MoFo PE Briefing Room
Effective June 3, 2020, the screening of foreign direct investments (FDIs) has been expanded in Germany with a first tranche of new rules primarily affecting the healthcare sector. This expansion of the FDI control scheme reflects a broader trend across a number of EU member states and globally. It is also a first step of a more extensive revision of German FDI control that will come into force during the course of this year.
Non-EU private equity investors should have the following on their radar for investments involving entities in Germany:
FDI screening in Germany is governed by the Foreign Trade Act (Außenwirtschaftsgesetz or AWG) and the respective underlying regulations (AWV). The most recent amendments of the AWV came into effect on June 3, 2020. Significant amendments include:
1. Notification of the German government is required for certain investments in German companies active in the healthcare sector and in other critical communication infrastructures. Up until June 3, 2020, investments of 10% (or more) of a company’s voting rights in (i) operators of critical infrastructure, (ii) companies developing software to use critical infrastructures, (iii) companies in the media industry, and (iv) a limited number of sensitive businesses required notification to the German government. The expanded list now also includes:
2. The new FDI regime contains additional considerations to assess whether a transaction poses an actual threat to security or public order in Germany. Such new considerations are, inter alia, used to determine whether the investor is directly or indirectly controlled by the government of a third country, which includes other state bodies or armed forces. The new rules further specify that control in this context can exist based on ownership, or by way of funding, by the government or other state entities or armed forces if such funding exceeds an insignificant (marginal) level, which is not further specified.
3. In cases of non-compliance with the notification requirements and other obligations under the amended rules, administrative and criminal penalties may be imposed.
Further amendments to the rules on FDI control are already under way. The German government also introduced draft amendments to the AWG and is preparing further changes to the AWV. The proposed provisions are supposed to align the German rules with the EU Framework Regulation (EU Regulation No. 2019/452) and include the following:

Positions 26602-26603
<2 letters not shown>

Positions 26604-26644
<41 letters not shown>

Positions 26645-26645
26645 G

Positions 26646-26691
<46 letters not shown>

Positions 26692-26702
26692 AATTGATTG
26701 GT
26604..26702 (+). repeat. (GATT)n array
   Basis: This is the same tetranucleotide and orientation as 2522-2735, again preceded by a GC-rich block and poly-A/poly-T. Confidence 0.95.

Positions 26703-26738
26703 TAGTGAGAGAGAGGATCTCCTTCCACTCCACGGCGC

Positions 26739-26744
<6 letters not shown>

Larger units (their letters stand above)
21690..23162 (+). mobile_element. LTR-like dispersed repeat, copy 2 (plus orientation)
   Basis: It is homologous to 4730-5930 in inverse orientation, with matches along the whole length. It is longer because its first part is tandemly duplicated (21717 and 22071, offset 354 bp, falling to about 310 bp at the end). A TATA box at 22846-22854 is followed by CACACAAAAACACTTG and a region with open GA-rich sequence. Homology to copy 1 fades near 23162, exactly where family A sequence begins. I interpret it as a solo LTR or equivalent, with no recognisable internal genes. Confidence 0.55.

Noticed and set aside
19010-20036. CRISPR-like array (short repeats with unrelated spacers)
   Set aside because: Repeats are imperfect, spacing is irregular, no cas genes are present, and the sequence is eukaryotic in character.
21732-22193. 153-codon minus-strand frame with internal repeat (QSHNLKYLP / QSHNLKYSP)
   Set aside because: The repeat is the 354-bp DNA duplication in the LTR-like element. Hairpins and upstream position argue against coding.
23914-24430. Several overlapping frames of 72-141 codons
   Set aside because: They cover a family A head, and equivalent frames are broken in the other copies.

1. An expanded list of business sectors subject to FDI screening:
2. The standard for the substantive test of screening will become less stringent and, as a result, less predictable. In the future, the standard introduced by the EU Framework Regulation will apply, i.e., assessment of whether an investment is “likely to affect security or public order.” It will replace the current test, under which an “actual threat” needs to be shown by the government to justify intervention. The German government notes that “eventual” or “potential” threats can be taken into consideration under the proposed rules. Future decision-making practice, and likely also court rulings, will show if and to what extent the revised substantive test will actually change the approach while also maintaining the objective of the EU to generally remain one of the most open markets for foreign investments.
3. Under the proposed rules, not only investments that may affect the public order or security of Germany, but also “of another EU Member State” will be subject to FDI screening. Moreover, the potential effects on "projects or programs of Union interest" shall be taken into account. An impact on the timeline, especially for investments involving entities of a target company in multiple EU member states, needs to be expected.
4. If notification is required, the newly introduced penalty prohibitions prevent the parties to the acquisition from creating a fait accompli during the ongoing screening. Prior to FDI control clearance, the parties are not permitted to
With the full applicability of the EU Framework Regulation effective as of October 11, 2020, non-EU investors face considerable changes in the screening of their investments in Germany, and also EU-based, target companies:
1. Private equity investors should have their FDI implications assessed early on in their transactions to be able to evaluate the consequences for the deal and its timing. Because other EU member states will also adopt their own new rules on FDI screening to align with the EU Framework Regulation, transactions involving a number of EU-based companies in different EU member states will require a multijurisdictional analysis to identify notification requirements and related obligations in order to ensure compliance with FDI control rules in the same way that investors are accustomed to under the current merger control rules.
2. The German Ministry of Economics, the competent authority that conducts the screening process for targets based in Germany, will have additional leeway in its decision-making under the proposed new rules. Private equity investors will have to deal with a degree of uncertainty until future decision-making practice, and likely also court rulings, will allow a more reliable upfront assessment of FDI implications. The transaction documents will also have to reflect this uncertainty and the parties will have to negotiate the consequences of different outcomes of the FDI review.
3. Given the proposed suspension of consummation of transactions during the FDI review, private equity investors will have to factor in a time gap between signing and closing until the FDI review is completed. In the months following the introduction of the new rules, the review will probably take longer until processes and resources are fully adapted.